Home isolation and coronavirus

If you or someone you live with has symptoms of coronavirus, you will need to stay at home for up to 14 days. 

The government has also asked people to self-isolate for up to 12 weeks if they have been identified as a greater risk. If you are in this category, the NHS will directly contact you with advice about the more stringent measures you should take in order to keep yourself and others safe. They will also tell you about the support available for home isolation. If you are worried you are in this group and you are not contacted, you should speak to your healthcare team.

It’s important to stay up-to-date with advice provided by the UK government and the NHS. Here are links to the latest information about staying at home:

We understand that home isolation isn’t easy. This page has advice we hope will help. We’re also here if you want to talk to someone:

What is home isolation?

Home isolation means staying at home to stop the spread of coronavirus, or to reduce your risk of contracting it. 

According to advice from the NHS, this means you shouldn’t:

  • go to work, school or public areas
  • use public transport or taxis
  • have visitors, such as friends and family, in your home
  • go to buy food or collect medicine.

You are able to use your garden, if you have one. Please make sure you’re following the latest advice from GOV.UK.

Preparing for home isolation

You might be feeling worried about home isolation. Being prepared will hopefully help ease some of your concerns. We recommend that you:

  • Think about what you will need in order to be able to stay at home for the full 7 to 14 days.
  • Think about and plan how you can get food and other supplies such as medications that you will need during this period.
  • Ask friends, family of your employer if they can drop off anything you need while you’re in home isolation.
  • Plan in advance what you will do if someone in your household were to feel much worse, such as having difficulties breathing.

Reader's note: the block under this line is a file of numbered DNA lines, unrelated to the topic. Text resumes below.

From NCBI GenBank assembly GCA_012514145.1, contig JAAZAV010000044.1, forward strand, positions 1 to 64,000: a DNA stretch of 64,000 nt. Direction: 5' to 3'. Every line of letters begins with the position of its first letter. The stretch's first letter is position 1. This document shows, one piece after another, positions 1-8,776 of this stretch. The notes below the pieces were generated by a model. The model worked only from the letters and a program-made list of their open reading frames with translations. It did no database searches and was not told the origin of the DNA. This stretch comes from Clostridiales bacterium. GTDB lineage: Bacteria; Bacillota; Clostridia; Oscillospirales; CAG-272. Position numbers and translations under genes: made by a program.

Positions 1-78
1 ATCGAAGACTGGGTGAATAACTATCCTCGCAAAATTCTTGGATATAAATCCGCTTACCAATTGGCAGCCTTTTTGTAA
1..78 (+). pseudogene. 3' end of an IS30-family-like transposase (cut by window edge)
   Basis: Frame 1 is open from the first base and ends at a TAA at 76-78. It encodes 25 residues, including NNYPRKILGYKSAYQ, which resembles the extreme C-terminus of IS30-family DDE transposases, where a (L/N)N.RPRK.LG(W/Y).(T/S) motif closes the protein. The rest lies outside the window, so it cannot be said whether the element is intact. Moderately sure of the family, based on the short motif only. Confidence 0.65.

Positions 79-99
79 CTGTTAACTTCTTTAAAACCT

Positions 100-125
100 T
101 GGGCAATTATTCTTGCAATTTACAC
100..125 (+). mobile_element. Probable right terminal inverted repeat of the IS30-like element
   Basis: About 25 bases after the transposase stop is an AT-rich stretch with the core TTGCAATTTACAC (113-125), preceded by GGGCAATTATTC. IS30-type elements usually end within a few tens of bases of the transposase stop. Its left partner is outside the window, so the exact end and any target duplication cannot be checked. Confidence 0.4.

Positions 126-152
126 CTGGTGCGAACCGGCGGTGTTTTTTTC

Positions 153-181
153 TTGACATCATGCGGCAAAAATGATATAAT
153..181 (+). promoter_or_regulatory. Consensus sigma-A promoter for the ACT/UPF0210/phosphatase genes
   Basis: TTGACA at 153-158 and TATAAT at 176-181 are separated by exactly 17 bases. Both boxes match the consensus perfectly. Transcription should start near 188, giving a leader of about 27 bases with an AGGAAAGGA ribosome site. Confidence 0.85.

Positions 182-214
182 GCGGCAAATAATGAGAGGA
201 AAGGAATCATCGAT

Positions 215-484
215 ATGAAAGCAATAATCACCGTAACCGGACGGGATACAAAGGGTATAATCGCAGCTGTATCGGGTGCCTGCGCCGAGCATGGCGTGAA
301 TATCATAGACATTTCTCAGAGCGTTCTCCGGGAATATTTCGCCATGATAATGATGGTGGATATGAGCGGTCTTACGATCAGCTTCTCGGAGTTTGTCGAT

• If you order supplies online, make sure they are left outside your home for you to collect.

Staying in touch with family and friends

There are lots of ways you can still stay in touch with the people who are important to you. 

It might help if you arrange a regular time to speak to the people closest to you on the phone. If it’s a few different people, try splitting those calls across your day to help break it up a bit.

If you have a smartphone, computer or tablet you can also video call people. Seeing someone’s face can help you feel connected. You could coincide those calls with something like your lunch or an afternoon cup of tea. Sharing these everyday moments with someone might help bring a bit of normality to your day.

We’re also here if you want to talk. Here are the different ways you can speak to someone:

Age UK also has a free telephone friendship service for people 60 and over. Find out more about it here.

Keeping active

It can be difficult to keep active when you can’t leave your home, but there are lots of great resources online to help you:

There is lots of other advice online to help you stay active while self-isolating. We recommend you taking some time to search online and find what works for you.

Looking after your mental well-being

You might be feeling more anxious than usual at the moment. That’s perfectly understandable. It’s really important that you take care of your mental well-being as well as your physical well-being.

Create a routine

Creating a daily routine can help you feel more in control. Try sticking to your regular daily routine. Waking up at your regular time, getting ready for the day, and going to bed at the same time as you usually would can help bring some normality to your day.

Eat healthily

Eating regularly and healthily really helps our mood and energy levels. The Eatwell Guide on the NHS website has advice to help you achieve a healthy, balanced diet.

It’s also important to stay hydrated, so make sure you’re drinking plenty of water. The NHS website has information about water, drinks and your health.

Take up a new hobby

It’s really important to keep yourself occupied. As well as your favourite hobbies, you might want to take up something new. Cooking, reading, online learning, puzzles, knitting, drawing, there are lots of things you could do from home.

Ask for support if you need it. Speak to your friends and family over the phone or on social media. You can also call the Macmillan Support Line or reach out to people on our Online Community.

There are also some great sources of support and information online that can help:

How we can help

Macmillan Cancer Support Line
The Macmillan Support Line offers confidential support to people living with cancer and their loved ones. If you need to talk, we'll listen.
0808 808 00 00
7 days a week, 9am - 5pm
Email us
Get in touch via this form
Chat online
7 days a week, 9am - 5pm
Online Community
An anonymous network of people affected by cancer which is free to join. Share experiences, ask questions and talk to people who understand.
Help in your area
What's going on near you? Find out about support groups, where to get information and how to get involved with Macmillan where you live.